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Old 08-29-2011, 07:22 PM   #1 
Trobar
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I'm a new Betta owner thanks to my granddaughter. She talked me into a pretty crowntail male she named Jake so she can visit him at my house. I did the kid begging deal, bought Jake, 1 gal tank, filter, couple of pretty real plants, one really ugly plastic plant, multicolored gravel, various chemicals, food, filter. Followed directions ( I hope) and left Jake in his little cup for 24 hours while the water lost chlorine and the added 'betta fish conditioner' worked. Now 2 days later Jake is turning brighter colors but the tank is cloudy.
WHAT do I do so my grandkid's fish doesn't die
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Old 08-29-2011, 09:55 PM   #2 
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First of all....welcome to the forum, and congrats on your new fishy friend. :)

I'm going to guess the cloudy water is some sort of bacteria bloom; its nothing to fret about, it won't harm your fish. So long as he isn't pale, breathing heavily, lethargic, or has any strange spots or bumps, theres no need to worry.

On another note, I suggest ditching the filter; a 1 gallon is much too small to cycle, and therefore the filter isn't really needed. Bettas, to put it simply, breath air from the surface using a special organ in their body; a filter isn't necessary unless you have a 5+ gallon tank you plan to cycle, and often the water flow(especially in smaller tanks)can bother a betta, partly because of their long and flowy fins and partly because they come from very still, dark, heavily planted waters in the wild.

I suggest investing in a heater and a larger tank. Bettas are tropical fish who, in fact, require a stable temperature of 78-82 degrees F year round. A 1 gallon is an OK size for a temparary home or a QT(quarantine tank; for treating sick fish), but a 2.5 gallon is the recommended minimum for long-term housing.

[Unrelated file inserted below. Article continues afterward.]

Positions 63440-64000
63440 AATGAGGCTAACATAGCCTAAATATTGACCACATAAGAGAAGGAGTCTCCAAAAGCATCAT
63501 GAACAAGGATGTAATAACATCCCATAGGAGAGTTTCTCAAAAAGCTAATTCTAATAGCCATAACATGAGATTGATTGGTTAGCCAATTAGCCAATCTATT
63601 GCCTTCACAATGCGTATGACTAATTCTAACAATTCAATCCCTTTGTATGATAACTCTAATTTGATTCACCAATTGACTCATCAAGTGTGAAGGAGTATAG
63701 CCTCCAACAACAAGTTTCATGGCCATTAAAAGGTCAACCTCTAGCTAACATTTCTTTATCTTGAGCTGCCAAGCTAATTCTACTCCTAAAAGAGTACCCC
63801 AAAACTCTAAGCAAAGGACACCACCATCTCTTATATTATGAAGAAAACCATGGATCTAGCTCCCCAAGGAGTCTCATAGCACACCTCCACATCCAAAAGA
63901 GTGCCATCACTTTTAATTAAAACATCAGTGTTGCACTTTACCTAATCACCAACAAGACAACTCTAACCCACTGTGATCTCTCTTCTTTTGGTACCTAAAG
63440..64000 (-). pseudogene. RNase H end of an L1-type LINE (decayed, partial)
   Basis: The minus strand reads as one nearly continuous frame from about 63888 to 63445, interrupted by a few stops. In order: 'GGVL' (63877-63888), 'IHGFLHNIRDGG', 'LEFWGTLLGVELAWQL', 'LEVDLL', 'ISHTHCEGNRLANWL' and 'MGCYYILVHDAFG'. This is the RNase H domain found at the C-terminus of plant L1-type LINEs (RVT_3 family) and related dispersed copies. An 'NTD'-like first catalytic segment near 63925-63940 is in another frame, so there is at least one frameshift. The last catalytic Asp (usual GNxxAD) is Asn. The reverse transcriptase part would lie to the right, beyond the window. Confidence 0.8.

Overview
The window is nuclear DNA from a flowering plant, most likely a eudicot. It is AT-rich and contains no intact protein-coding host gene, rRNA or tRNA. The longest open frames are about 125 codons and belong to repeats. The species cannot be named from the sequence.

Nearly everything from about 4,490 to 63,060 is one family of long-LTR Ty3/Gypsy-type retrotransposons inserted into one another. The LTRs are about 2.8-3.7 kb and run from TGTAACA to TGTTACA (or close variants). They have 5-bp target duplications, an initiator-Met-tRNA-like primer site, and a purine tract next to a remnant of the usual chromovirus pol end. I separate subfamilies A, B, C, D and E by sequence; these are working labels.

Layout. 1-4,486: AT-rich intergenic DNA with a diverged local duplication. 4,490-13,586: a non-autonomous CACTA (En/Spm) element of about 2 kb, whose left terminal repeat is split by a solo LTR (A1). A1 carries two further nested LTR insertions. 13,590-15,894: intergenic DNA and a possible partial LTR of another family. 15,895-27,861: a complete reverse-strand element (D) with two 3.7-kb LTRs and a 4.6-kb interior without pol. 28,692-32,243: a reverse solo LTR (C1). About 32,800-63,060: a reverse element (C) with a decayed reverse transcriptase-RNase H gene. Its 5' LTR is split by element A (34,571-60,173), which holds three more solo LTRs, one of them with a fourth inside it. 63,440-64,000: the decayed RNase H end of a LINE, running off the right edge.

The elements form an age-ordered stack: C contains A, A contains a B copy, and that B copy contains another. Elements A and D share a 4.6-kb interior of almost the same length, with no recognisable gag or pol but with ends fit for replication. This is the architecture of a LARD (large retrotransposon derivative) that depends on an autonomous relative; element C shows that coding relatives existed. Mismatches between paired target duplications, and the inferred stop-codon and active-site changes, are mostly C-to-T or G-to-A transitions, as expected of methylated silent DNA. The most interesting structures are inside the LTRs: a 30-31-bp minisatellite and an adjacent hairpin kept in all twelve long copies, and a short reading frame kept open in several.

In a properly sized heated tank, Bettas can live a good 5-7 years.....and once you see how active and personable he is in the right environment, you'll never look at bettas the same again, I assure you. ;)

If you'd rather not splurge on a glass tank; Kritter Keepers from the rodent or reptile section(Medium+)are great cheap alternatives. They can be safely heated with any small(25 watt or under)submersible heater, come with a lid in a variety of colors(something for your Granddaughter to pick out)so your fish won't jump out, are light and easy to carry for water changes, and don't cost too much.

What kind of conditioner do you have? You'll want one that works instantly...I wouldn't trust those 'wait 24 hour' ones personally.
Seachem Prime is an amazing conditioner; takes out anything harmful instantly.

Also, be careful of that plastic plant....they're known to be rather sharp and can rip right though your bettas delicate fins.
Those real plants might likely die eventually, without the proper lighting and nutrients...what kind of live plants did you get?
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Old 08-30-2011, 08:24 AM   #3 
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Thanks for the reply. The encouragement is welcome.

Will get a heater and a larger tank in the future, We are waiting to see if we can keep this one alive for a little while before investing in a larger tank.

The plants I put in the aquarium are: Wisteria plant (Hygrophila difformis) and White Ribbon plant (Dracaena sanderiana)

The water conditioner I used was Top Fin Betta Water Conditioner. The Petsmart employee suggested it as well as leaving the water out for 24 hours. We bought all the aquarium things except the fish and plants on Thursday, Set it up Friday, Saturday back to Petsmark for the fish.

The filter is Tetra Whisper 3i. The sales associate suggested it due to the inexpensive filters and the water action is more cascading than bubbles which usually doesn't bother bettas.

I am feeding Jake Top Fin Color Enhancing Betta Bits twice a day about 4 or 5 pellets each time. He gobbles them up within minutes.
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Old 08-30-2011, 08:38 AM   #4 
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Welcome :D

Try and limit pellets to 2 or 3 maximum a day. I know the food packaging says 5-10, but their stomach is the size of their eye (almost 1-3 pellets).

Betta's will eat themselves to death!

My little guy gets fed once in the morning and once in the evening. This spaces his 1 pellet meal out through the day :) You will also find this will lower ammonia spikes in smaller tanks - less food = less poop = less ammonia = happier fishy.